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Does acute soccer heading cause an increase in plasma S100B? A randomized controlled trial.

Abstract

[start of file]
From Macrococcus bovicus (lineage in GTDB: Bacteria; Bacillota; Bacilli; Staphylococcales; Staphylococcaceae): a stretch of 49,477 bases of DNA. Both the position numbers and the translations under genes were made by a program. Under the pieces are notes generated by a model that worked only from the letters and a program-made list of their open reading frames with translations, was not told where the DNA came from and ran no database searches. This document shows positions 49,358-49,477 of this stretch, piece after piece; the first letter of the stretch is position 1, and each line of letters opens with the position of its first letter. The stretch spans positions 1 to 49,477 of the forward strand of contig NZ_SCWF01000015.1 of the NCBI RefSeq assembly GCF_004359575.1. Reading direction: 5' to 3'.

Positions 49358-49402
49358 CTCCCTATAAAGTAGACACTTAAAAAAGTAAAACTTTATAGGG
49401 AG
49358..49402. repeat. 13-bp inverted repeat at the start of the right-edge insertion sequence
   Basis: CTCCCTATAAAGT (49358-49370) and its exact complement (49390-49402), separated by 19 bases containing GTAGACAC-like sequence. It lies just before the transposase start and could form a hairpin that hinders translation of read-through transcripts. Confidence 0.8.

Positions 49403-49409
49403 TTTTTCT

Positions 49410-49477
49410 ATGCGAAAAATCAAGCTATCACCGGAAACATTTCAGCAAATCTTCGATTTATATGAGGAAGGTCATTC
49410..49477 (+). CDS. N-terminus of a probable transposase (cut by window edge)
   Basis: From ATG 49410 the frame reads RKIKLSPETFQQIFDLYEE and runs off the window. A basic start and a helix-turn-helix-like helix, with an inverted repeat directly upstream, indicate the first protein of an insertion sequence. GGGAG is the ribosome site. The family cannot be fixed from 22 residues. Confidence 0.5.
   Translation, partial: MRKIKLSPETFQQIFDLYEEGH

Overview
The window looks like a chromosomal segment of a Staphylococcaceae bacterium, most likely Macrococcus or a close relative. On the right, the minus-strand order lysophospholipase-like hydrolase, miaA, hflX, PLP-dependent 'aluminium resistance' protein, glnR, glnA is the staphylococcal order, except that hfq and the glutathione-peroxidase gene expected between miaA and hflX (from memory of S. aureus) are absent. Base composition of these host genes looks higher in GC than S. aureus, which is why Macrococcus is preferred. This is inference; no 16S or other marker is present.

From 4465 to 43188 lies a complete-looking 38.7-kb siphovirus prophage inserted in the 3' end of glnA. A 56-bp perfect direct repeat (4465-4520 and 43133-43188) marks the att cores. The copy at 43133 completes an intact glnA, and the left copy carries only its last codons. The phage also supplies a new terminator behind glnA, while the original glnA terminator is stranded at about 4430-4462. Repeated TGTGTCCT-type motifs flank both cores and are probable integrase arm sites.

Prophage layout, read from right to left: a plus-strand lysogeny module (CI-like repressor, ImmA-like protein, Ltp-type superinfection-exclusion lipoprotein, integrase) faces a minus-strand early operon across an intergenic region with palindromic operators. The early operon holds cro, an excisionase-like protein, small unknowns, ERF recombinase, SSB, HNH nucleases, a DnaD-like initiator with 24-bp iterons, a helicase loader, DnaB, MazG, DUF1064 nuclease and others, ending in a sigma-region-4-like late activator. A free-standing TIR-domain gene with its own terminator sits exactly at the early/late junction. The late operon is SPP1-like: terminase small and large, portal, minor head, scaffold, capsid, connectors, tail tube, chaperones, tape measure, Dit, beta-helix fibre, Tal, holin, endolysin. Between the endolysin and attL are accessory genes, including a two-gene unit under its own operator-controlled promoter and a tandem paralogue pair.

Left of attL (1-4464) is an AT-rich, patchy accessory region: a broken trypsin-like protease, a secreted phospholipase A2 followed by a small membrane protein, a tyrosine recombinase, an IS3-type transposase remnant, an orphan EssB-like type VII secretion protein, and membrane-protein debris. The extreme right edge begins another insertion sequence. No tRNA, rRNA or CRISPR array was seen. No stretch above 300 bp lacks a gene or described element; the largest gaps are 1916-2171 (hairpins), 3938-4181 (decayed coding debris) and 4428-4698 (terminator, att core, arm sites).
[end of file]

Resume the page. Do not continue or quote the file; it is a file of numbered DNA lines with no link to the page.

The purpose of this study was to test the effect of subconcussive head impacts on acute changes in plasma S100B. In this randomized controlled trial, 79 healthy adult soccer players were randomly assigned to either the heading (n = 41) or kicking-control groups (n = 38). The heading group executed 10 headers with soccer balls projected at a speed of 25 mph, whereas the kicking-control group performed 10 kicks. Plasma samples were obtained at pre-, 0h post-, 2h post- and 24h post-intervention and measured for S100B. The primary hypothesis was that there would be a significant group difference (group-by-time interaction) in plasma S100B at 2h post-intervention. Secondary hypotheses included (1) no significant group differences in plasma S100B concentrations at 0h post- and 24h post-intervention; (2) a significant within-group increase in S100B concentrations in the heading group at 2h post-intervention compared to pre-intervention; and (3) no significant within-group changes in plasma S100B in the kicking-control group. Data from 68 subjects were available for analysis (heading n = 37, kicking n = 31). There were no differences in S100B concentrations between heading and kicking groups over time, as evidenced by nonsignificant group-by-time interaction at 2h post-intervention (B = 2.20, 95%CI [-22.22, 26.63], p = 0.86) and at all the other time points (0h post: B = -11.05, 95%CI [-35.37, 13.28], p = 0.38; 24h post: B = 16.11, 95%CI [-8.29, 40.51], p = 0.20). Part of the secondary outcome, the heading group showed elevation in plasma S100B concentrations at 24h post-intervention compared to pre-heading baseline (B = 19.57, 95%CI [3.13, 36.02], p = 0.02), whereas all other within-group comparisons in both remained nonsignificant. The data suggest that 10 bouts of acute controlled soccer headings do not elevate S100B concentrations up to 24-hour post-heading. Further dose-response studies with longer follow-up time points may help determine thresholds of acute soccer heading exposure that are related to astrocyte activation. The protocol was registered under ClinicalTrials.gov (NCT03488381; retrospectively registered.).

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